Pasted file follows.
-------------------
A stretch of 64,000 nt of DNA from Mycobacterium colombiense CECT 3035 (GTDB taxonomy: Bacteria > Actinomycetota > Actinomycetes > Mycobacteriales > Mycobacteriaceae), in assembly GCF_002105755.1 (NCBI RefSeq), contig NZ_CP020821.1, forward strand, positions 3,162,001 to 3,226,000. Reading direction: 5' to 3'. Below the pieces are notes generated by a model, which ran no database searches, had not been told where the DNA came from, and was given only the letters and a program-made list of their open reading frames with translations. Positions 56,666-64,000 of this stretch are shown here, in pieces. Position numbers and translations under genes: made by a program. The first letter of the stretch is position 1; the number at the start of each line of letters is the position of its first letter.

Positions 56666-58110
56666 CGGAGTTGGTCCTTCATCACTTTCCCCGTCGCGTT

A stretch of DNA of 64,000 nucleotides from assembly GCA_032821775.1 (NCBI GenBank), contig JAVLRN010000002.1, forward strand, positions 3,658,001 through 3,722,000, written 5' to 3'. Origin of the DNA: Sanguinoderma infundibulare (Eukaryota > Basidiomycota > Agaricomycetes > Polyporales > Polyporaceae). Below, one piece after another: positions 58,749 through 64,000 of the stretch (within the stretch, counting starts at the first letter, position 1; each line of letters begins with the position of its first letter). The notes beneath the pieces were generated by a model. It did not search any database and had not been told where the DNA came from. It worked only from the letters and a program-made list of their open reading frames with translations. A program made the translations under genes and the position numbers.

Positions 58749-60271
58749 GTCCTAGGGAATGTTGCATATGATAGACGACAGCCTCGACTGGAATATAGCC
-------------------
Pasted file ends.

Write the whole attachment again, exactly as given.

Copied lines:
A stretch of 64,000 nt of DNA from Mycobacterium colombiense CECT 3035 (GTDB taxonomy: Bacteria > Actinomycetota > Actinomycetes > Mycobacteriales > Mycobacteriaceae), in assembly GCF_002105755.1 (NCBI RefSeq), contig NZ_CP020821.1, forward strand, positions 3,162,001 to 3,226,000. Reading direction: 5' to 3'. Below the pieces are notes generated by a model, which ran no database searches, had not been told where the DNA came from, and was given only the letters and a program-made list of their open reading frames with translations. Positions 56,666-64,000 of this stretch are shown here, in pieces. Position numbers and translations under genes: made by a program. The first letter of the stretch is position 1; the number at the start of each line of letters is the position of its first letter.

Positions 56666-58110
56666 CGGAGTTGGTCCTTCATCACTTTCCCCGTCGCGTT

A stretch of DNA of 64,000 nucleotides from assembly GCA_032821775.1 (NCBI GenBank), contig JAVLRN010000002.1, forward strand, positions 3,658,001 through 3,722,000, written 5' to 3'. Origin of the DNA: Sanguinoderma infundibulare (Eukaryota > Basidiomycota > Agaricomycetes > Polyporales > Polyporaceae). Below, one piece after another: positions 58,749 through 64,000 of the stretch (within the stretch, counting starts at the first letter, position 1; each line of letters begins with the position of its first letter). The notes beneath the pieces were generated by a model. It did not search any database and had not been told where the DNA came from. It worked only from the letters and a program-made list of their open reading frames with translations. A program made the translations under genes and the position numbers.

Positions 58749-60271
58749 GTCCTAGGGAATGTTGCATATGATAGACGACAGCCTCGACTGGAATATAGCC